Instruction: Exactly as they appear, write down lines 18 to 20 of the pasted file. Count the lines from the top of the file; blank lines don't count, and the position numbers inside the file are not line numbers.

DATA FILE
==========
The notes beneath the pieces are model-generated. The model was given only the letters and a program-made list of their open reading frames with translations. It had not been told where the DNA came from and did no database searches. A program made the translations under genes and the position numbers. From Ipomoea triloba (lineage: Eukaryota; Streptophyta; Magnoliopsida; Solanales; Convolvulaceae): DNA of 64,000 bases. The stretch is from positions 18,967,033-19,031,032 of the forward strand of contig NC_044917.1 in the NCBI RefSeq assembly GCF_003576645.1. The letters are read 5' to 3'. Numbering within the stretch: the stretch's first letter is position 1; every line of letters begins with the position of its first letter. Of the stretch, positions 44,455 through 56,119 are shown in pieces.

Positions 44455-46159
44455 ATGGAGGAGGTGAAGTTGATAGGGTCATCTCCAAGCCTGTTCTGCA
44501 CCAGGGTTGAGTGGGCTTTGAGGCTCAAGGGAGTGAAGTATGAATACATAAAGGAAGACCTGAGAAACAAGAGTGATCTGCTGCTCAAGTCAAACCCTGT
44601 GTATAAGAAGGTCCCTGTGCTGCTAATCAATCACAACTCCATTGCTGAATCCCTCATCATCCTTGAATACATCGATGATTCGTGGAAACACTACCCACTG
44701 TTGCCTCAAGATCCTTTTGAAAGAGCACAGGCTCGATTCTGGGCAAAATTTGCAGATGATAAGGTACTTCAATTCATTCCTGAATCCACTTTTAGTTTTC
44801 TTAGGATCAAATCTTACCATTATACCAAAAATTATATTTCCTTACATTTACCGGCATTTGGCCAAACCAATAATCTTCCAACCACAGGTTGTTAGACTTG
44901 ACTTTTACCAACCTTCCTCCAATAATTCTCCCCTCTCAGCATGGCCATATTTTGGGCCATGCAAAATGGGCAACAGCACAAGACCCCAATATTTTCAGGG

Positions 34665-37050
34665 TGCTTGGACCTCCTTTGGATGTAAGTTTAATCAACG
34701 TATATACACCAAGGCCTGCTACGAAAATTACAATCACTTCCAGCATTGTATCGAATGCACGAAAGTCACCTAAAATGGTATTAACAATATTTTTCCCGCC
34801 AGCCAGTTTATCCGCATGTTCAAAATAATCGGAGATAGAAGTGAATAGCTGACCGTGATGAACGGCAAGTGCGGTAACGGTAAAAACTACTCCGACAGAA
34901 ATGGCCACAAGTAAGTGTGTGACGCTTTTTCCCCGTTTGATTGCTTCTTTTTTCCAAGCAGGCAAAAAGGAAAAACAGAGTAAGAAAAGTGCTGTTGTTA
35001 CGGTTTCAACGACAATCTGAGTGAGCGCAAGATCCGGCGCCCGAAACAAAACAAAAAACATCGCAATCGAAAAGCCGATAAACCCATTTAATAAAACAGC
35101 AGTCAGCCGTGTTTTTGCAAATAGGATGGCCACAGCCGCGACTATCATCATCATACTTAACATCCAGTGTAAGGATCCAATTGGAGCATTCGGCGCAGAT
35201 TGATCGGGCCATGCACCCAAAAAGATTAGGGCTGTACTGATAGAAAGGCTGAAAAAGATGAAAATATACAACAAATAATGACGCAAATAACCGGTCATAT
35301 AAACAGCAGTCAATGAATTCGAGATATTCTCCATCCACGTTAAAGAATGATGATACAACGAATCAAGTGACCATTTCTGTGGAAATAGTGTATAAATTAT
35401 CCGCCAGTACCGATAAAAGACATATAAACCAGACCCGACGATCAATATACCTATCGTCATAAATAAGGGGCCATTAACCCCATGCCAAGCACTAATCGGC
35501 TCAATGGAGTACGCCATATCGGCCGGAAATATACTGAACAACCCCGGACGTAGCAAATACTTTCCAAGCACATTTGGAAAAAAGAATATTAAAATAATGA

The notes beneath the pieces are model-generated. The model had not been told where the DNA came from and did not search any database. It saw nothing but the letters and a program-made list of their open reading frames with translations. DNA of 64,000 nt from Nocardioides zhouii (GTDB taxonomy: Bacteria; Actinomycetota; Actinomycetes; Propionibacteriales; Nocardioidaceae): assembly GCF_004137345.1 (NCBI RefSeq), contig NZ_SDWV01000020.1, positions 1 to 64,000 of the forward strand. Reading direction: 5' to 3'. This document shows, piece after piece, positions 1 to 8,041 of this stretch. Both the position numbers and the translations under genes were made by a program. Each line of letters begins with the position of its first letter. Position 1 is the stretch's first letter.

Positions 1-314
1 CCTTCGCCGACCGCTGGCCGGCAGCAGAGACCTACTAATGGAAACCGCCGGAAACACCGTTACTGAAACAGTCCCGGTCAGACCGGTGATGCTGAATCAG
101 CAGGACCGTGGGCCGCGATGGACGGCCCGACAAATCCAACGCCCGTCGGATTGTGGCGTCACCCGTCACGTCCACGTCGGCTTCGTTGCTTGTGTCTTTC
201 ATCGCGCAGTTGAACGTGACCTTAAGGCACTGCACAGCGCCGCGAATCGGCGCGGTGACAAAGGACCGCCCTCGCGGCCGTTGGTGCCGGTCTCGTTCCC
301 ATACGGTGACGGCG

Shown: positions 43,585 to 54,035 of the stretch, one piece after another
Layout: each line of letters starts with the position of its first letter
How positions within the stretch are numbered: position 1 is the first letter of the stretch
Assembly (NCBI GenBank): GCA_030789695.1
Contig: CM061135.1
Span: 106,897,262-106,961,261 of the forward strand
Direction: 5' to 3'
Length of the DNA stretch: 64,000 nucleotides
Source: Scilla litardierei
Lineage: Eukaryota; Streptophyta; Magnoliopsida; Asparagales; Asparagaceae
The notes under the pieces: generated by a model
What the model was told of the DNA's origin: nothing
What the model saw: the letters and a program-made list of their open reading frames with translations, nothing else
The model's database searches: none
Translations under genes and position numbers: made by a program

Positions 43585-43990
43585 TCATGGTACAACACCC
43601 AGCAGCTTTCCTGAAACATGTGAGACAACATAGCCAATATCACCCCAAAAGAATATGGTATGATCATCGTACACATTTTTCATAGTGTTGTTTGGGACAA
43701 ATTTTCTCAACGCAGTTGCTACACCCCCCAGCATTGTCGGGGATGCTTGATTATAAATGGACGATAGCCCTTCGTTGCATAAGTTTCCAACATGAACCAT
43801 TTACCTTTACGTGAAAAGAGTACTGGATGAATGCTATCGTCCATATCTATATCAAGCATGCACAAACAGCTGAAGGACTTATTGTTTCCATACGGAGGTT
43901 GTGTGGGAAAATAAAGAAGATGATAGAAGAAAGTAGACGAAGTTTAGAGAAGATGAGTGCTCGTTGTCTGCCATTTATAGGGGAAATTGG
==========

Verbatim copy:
35401 CCGCCAGTACCGATAAAAGACATATAAACCAGACCCGACGATCAATATACCTATCGTCATAAATAAGGGGCCATTAACCCCATGCCAAGCACTAATCGGC
35501 TCAATGGAGTACGCCATATCGGCCGGAAATATACTGAACAACCCCGGACGTAGCAAATACTTTCCAAGCACATTTGGAAAAAAGAATATTAAAATAATGA

The notes beneath the pieces are model-generated. The model had not been told where the DNA came from and did not search any database. It saw nothing but the letters and a program-made list of their open reading frames with translations. DNA of 64,000 nt from Nocardioides zhouii (GTDB taxonomy: Bacteria; Actinomycetota; Actinomycetes; Propionibacteriales; Nocardioidaceae): assembly GCF_004137345.1 (NCBI RefSeq), contig NZ_SDWV01000020.1, positions 1 to 64,000 of the forward strand. Reading direction: 5' to 3'. This document shows, piece after piece, positions 1 to 8,041 of this stretch. Both the position numbers and the translations under genes were made by a program. Each line of letters begins with the position of its first letter. Position 1 is the stretch's first letter.